Why is death a surprise?

December 14, 2008 | By | 4 Replies More

I learned yesterday that a fairly recent acquaintance had died. He was 15 years younger than me, and found dead in his bed. He had joined our contradance group this year, so was in better than average health. This sort of event generally leads to sober thoughts.

But, why?

Lloyds of London doesn’t insure lives, although it has insured quite a few quirky things over the centuries. Why? Because they only insure things that one has a reasonable expectation of keeping: A ship, a home, a voice, and so on. One’s life is terminal: It Will End.

One is more likely to die of any of a thousand ridiculous causes than to win a lottery jackpot. For us middle agers, strokes and coronary events rise to nearly the same order of fatal risk as driving to work. My aunt died of a cancer at 61 that she didn’t know she even had a month earlier. My father died at 77 because of a momentary attention lapse coupled with a mud puddle on the bicycle path. My maternal grandfather was killed impartially by the Allies in 1945, and my paternal grandfather by obesity in his 60’s. Both grandmothers faded away, dying in their 80’s of general wearing out. I’ve known contemporaries who died of cancer, heart disease,  Huntington’s Disease, from buying stimulants from an unreliable source, and of undiagnosed or mistreated depression (suicide). I have twice been present as someone took their final breath.

A surprising death is generally harder on the survivors, but easier on the participant. So the law attempts to prevent us from selecting our own manner of termination, and penalizes all accomplices to such attempts. As Erich recently discussed.

Pascal Boyer argues persuasively in his book “Religion Explained” that apperception about death is a leading cause of religion. Douglas Adams pointed out that we — as an instinctive toolmaking species — don’t intuitively understand things becoming, without being made by some agent. Similarly, we living beings have trouble understanding at a deep level why apparently intact associates suddenly become inanimate.

Back to my local world: Another member of my dance community has departed. Sad as the departure may make us feel, we are richer for having had his presence. In keeping his memory, his spirit stays with us. Even with those of us who don’t believe in sentient disembodied spirits.


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Category: Friendships/relationships, Meaning of Life, Religion

About the Author ()

A convoluted mind behind a curly face. A regular traveler, a science buff, and first generation American. Graying of hair, yet still verdant of mind. Lives in South St. Louis City. See his personal website for (too much) more.

Comments (4)

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  1. Fred says:

    I just had a stroke.

    It came out of the blue, and I didn't realise it was a stroke, until the doctor pronouced.I thought it the onset of 'flu.

    No-one realises how bad it is, how utterly banal, and yet life-changing,

    I don't want this.

  2. Erich Vieth says:


    I'm sorry to hear that your friend has died.

    Deaths that occur suddenly not only intensify the sadness, but they also seem to confuse us. I pondered this confusion about ten years ago when a friend of mine (I’ll call her “Karen”) died of an aneurysm in her sleep (she was survived by a husband and two children).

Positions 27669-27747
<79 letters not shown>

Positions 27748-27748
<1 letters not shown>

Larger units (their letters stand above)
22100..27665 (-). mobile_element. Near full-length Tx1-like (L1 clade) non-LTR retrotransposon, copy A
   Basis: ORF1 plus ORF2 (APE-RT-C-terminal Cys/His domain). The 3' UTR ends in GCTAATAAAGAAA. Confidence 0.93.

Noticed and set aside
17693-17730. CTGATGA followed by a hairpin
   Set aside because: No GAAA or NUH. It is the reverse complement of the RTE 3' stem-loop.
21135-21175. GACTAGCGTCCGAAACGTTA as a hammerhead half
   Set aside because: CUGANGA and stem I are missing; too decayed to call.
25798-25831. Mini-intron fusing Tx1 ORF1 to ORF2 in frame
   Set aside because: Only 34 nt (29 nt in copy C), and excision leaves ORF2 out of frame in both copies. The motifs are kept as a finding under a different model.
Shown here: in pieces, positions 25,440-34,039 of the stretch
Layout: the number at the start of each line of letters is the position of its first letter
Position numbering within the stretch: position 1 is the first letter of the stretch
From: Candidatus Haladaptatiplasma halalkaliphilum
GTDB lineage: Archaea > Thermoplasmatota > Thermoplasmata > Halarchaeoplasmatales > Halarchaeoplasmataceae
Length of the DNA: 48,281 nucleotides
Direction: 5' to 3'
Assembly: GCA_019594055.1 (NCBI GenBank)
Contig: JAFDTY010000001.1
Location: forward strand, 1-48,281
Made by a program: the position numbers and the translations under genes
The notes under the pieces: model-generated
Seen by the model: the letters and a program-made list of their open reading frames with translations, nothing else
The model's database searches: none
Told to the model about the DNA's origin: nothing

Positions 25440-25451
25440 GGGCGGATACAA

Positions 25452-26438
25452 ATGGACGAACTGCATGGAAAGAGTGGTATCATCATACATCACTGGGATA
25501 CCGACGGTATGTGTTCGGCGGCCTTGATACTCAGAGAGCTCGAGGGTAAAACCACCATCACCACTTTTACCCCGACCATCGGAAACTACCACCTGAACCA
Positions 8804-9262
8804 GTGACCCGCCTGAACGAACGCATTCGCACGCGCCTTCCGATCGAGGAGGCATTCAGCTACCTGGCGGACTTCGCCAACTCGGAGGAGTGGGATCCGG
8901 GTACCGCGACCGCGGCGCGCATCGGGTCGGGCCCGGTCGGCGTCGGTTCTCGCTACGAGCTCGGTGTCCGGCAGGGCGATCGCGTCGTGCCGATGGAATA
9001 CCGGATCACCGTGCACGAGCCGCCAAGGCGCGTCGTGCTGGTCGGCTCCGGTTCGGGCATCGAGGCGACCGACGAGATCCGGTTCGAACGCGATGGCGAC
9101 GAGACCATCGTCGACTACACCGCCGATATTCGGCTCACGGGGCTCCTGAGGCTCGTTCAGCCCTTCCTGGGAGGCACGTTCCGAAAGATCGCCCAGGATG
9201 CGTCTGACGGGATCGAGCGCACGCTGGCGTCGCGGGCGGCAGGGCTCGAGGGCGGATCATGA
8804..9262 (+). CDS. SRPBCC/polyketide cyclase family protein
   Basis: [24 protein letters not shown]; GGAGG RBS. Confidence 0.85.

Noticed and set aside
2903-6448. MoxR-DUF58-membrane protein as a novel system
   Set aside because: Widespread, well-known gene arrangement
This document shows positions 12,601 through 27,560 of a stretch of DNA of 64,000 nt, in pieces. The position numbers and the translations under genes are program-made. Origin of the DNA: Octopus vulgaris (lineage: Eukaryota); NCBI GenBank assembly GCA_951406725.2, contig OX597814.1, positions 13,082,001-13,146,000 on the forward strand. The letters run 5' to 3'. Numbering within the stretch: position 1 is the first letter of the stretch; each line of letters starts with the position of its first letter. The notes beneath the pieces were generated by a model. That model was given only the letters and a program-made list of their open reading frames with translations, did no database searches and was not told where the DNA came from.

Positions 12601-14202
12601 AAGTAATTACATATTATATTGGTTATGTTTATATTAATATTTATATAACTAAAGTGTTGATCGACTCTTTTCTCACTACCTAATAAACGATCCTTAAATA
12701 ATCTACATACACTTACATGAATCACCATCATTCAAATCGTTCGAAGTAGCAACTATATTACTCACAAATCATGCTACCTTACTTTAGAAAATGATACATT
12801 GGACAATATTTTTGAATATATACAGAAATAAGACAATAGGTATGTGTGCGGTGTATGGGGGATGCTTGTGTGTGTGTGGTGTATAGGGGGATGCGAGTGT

Back then, it occurred to me that we are constantly in the throes of an illusion of perceptual “fullness” that is exposed only occasionally, suddenly and unexpectedly, for instance, when an impending migraine creates a temporary “hole” in one’s visual field. We almost always seem to be looking at a full picture.

    Given that none of us has a God’s-eye view, perceptual and memory gaps are everywhere, though not normally apparent; at any given moment, it’s very difficult to think of what might be “missing” from our perception—the answer, of course, is boatloads of stuff. Even with the death of a close friend, one’s loss is quickly obscured by the “fullness” of one’s perceptions.

    I’ve never experienced this contradiction more poignantly than in the weeks following Karen’s all-too-sudden death. I wrote the following to the Karen’s husband:

    . . . I look around, and the world does not have any sensory gaps: there are things in every direction: overwhelming and continuous sounds and smells. But Karen is not here, and it is all so very puzzling. It is the ostensible fullness of the world, this unbroken stream of thing-after-thing out there, which flies in the face of Karen’s undeniable absence; it grates on me.

    It just seems that there should be some visual, auditory or tactile "gap," some obvious and incessant break in sensory "fullness," in that Karen no longer physically walks and talks on this planet: my world should appear like a big puzzle missing a big critical piece. The rest of this world, however, has fluidly crowded in, in a blink.

    My memories do remind me, annoyingly, of Karen’s absence. The most powerful reminder, however, is in the pit of my stomach. It is ineffable–as you say, "beyond description." Such a loss must sometimes tempt you to lose all faith in the power of language . . . .

  3. Karl says:


    Sorry to hear of the death of your friend. Has his family come to terms with the matter yet? Surprises like this are rather un-nerving.

  4. Vicki Baker says:

    Dan: sorry to hear about your friend.

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